Arsenal confirmed a top four position in the Premier League on the last day of the season with a 1-0 at St. James' Park against Newcastle.
It was only two season previous, at the same ground, that Arsenal had let in four second half goals to relinquish the 4-0 lead they’d built in the first.
The season's stand out feature, apart from Theo Walcott's goals and Santi Cazorla's attractive introduction to English football was the solidity in defence.
In fact after the disastrous defensive performance at White Hart Lane, they conceded only five goals in ten high-pressure games in the run in.
This was the sort of defensive fortitude that the team produced at the start of the season, and is something that is credited to the influence of assistant manager, Steve Bould - himself a no-nonsense defender.
Many times in the past the team had tried to pass its way out of trouble and lost possession to be punished by the opposition. But what came to the fore in the last two months was a safety first attitude where the onus was on getting the job done, even if it meant sacrificing the attacking brand of football the manager loves his team to produce.
This fortitude was built upon a solid pair in the centre of defence, who were aided marvellously by Mikel Arteta and Aaron Ramsey harrying back, tackling and breaking up play, and somewhat by the full backs.
Laurent Koscielny scored the goal that took the team to a 16th consecutive Champions League position. He had done the same the last year too in another nervy away game. His performances since the middle of March were inspirational and effective. At some of the key moments in the run in he stepped up and produced the goods, none more so than at a key moment in the penultimate match of the season against Wigan Athletic when he produced an acrobatic hooked clearance to prevent the visitors taking the lead and Arsenal went on to score three more to win the match - a fixture they had lost last season in a similarly tense run in.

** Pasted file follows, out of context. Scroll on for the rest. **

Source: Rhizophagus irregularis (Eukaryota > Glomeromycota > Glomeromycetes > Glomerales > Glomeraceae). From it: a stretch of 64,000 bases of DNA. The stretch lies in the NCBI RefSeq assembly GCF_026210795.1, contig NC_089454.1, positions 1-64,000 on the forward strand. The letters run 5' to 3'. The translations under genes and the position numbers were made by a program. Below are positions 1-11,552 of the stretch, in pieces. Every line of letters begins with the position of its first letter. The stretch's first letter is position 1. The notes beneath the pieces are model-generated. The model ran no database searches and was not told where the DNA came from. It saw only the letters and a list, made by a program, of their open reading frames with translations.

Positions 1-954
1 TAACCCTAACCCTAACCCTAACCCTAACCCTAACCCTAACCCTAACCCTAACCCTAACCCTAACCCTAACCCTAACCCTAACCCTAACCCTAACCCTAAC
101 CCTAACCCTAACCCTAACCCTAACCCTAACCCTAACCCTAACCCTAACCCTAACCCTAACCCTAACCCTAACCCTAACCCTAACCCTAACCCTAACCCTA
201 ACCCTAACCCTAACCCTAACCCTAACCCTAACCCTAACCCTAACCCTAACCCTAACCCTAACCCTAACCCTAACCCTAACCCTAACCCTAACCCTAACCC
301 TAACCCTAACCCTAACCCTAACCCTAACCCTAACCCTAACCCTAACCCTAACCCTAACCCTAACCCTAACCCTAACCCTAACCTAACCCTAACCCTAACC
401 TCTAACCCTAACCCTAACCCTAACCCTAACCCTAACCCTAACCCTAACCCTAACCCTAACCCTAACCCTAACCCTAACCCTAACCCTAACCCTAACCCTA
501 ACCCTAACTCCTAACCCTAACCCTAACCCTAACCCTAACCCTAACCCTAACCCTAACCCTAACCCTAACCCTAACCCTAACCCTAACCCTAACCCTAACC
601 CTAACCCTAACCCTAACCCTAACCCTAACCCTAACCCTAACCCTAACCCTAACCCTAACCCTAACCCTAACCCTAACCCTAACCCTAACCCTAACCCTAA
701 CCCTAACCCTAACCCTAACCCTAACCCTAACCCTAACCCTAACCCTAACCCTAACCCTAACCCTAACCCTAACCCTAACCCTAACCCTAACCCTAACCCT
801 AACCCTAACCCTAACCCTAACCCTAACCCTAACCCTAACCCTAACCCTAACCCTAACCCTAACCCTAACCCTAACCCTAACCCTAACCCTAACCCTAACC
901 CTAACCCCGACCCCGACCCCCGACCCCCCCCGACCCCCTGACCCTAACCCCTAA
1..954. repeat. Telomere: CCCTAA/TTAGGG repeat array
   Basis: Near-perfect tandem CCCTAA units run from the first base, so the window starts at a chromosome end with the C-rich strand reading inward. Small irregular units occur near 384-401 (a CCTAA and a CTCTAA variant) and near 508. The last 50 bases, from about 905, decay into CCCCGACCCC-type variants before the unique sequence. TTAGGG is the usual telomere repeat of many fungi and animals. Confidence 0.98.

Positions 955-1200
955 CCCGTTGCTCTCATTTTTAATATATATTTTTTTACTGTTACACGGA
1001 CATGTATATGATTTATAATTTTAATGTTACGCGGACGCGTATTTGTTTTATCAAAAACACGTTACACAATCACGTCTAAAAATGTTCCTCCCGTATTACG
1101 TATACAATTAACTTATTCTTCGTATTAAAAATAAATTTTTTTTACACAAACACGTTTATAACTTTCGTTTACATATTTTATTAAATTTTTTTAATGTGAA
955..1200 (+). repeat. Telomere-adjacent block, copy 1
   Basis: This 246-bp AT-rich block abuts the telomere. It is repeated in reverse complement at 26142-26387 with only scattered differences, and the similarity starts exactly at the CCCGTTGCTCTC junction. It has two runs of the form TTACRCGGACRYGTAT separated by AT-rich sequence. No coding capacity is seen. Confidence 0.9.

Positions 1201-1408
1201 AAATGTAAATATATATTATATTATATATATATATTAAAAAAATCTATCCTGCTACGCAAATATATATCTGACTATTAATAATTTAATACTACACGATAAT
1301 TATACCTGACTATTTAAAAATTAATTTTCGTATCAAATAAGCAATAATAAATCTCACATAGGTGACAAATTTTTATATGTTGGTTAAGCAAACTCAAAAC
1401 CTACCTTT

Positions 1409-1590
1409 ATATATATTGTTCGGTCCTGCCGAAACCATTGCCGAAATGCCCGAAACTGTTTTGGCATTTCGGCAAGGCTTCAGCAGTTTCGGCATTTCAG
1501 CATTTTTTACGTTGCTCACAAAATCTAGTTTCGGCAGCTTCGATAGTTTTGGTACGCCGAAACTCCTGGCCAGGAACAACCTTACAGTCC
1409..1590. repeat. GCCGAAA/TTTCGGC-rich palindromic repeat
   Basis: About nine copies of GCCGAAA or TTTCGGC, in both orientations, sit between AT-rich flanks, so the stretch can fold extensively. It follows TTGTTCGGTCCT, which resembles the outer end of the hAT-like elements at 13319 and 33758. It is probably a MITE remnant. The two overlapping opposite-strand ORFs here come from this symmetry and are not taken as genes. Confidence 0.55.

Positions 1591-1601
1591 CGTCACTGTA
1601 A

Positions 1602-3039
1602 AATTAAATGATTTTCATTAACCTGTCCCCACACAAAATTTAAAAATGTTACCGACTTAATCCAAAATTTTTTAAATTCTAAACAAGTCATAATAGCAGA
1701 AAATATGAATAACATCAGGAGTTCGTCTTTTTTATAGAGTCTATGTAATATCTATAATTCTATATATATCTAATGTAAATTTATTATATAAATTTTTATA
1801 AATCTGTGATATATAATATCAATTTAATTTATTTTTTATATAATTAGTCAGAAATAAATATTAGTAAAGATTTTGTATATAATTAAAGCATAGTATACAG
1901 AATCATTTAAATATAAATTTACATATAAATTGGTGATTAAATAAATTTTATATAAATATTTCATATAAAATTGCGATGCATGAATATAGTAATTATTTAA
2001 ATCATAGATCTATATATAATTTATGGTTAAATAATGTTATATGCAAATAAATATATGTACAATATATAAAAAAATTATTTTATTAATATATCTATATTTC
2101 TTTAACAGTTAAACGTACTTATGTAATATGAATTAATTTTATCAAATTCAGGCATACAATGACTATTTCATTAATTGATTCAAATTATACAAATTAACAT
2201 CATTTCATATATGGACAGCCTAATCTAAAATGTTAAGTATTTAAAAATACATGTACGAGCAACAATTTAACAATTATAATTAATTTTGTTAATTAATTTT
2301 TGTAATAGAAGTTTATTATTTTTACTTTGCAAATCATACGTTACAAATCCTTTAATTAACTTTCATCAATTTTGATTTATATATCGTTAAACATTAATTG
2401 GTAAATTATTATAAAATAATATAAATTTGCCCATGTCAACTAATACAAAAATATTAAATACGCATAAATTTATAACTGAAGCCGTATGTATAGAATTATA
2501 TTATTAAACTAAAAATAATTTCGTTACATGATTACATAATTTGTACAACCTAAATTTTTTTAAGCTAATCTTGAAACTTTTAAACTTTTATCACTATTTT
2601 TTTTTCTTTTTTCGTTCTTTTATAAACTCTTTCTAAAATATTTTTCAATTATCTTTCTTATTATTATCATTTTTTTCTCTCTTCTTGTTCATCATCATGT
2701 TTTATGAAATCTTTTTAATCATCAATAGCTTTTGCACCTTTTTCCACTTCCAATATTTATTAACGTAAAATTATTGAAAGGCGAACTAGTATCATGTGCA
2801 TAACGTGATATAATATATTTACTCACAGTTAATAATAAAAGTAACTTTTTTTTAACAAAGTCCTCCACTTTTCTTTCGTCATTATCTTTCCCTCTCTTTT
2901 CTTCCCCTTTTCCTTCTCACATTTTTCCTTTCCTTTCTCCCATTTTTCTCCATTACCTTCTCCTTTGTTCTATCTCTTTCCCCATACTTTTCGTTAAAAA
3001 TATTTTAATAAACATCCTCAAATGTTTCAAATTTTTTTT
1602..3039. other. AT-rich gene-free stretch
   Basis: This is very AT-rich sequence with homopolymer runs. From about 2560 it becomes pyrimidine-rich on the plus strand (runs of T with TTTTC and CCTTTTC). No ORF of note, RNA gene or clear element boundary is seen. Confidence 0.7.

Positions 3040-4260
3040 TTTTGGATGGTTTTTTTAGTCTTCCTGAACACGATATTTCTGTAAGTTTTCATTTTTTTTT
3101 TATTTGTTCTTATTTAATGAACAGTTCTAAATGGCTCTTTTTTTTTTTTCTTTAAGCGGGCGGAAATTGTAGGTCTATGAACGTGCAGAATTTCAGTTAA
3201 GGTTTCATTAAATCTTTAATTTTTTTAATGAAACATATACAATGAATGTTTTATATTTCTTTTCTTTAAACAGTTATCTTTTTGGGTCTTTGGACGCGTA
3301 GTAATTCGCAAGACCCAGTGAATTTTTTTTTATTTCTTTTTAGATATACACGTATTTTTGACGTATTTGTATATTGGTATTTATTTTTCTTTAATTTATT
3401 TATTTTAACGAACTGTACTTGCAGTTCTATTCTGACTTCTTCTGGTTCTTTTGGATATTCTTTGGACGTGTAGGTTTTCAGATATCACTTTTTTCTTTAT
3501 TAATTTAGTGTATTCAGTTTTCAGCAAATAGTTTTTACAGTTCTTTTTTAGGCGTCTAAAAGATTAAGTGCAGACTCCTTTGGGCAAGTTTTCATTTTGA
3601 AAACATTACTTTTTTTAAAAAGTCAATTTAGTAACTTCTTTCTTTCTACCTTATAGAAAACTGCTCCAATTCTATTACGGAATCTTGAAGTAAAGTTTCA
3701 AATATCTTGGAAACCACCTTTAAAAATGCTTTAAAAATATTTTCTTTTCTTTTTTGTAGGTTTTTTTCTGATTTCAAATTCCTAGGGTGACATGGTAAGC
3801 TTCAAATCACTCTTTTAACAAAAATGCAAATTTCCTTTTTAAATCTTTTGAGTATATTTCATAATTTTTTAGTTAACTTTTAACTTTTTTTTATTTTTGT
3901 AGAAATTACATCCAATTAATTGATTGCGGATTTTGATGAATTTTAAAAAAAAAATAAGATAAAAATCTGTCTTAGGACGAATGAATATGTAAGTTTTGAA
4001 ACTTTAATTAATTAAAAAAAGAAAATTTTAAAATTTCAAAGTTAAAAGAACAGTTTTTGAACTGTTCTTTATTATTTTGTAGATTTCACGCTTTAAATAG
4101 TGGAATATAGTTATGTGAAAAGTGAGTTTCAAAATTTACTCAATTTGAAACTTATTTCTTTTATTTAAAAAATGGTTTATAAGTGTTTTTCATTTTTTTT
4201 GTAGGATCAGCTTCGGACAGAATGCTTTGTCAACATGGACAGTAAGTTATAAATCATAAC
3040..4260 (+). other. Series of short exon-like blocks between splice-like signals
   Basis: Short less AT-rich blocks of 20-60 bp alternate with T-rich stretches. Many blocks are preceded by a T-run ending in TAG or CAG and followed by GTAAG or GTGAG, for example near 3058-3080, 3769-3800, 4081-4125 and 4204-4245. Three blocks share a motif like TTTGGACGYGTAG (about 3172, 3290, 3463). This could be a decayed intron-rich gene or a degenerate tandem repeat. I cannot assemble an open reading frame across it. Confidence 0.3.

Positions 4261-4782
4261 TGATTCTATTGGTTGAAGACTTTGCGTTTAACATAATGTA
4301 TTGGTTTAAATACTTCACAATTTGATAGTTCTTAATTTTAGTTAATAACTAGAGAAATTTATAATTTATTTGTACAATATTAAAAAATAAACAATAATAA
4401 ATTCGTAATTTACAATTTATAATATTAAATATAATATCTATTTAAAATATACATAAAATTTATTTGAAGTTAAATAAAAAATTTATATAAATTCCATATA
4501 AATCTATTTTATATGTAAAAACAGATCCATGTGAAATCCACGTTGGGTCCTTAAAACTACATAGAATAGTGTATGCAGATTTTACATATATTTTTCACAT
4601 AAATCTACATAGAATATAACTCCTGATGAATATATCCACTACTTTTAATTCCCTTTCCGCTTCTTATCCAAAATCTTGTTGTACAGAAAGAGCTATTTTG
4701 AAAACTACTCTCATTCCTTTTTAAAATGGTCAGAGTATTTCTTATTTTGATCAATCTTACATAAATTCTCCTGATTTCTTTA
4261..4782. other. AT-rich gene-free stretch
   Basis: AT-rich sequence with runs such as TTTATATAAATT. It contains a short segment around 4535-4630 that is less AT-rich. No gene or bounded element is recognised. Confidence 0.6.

The French defender was the leader of the defence, something the man he replaced in the starting line up could not step up to become after promising to. Thomas Vermaelen was so error prone and poor in his performances that he could make only one start in the last two months of the season, and that too due to Mertesacker's suspension.
That brings us to Per Mertesacker - adoringly called "BFG" by the fans, he stepped up this season and was ever present in a defence that conceded the second least in the league.
After an indifferent start to life in the Premier League in the 2011 - 12 season, the German has improved considerably. Pace and sleekness of movement are not his strengths; in fact he looks clumsy most of the times.
His strengths are his height, awareness and positioning - these he used effectively in 33 starts in this, only his second season in a tough league. He also scored thrice in the league, including home and away against Tottenham.
If this solidity in defence and attitude displayed at the end of the season can be replicated at the start of the next, and continued throughout it may well signal the end of the trophy drought in the 2013/14 season.
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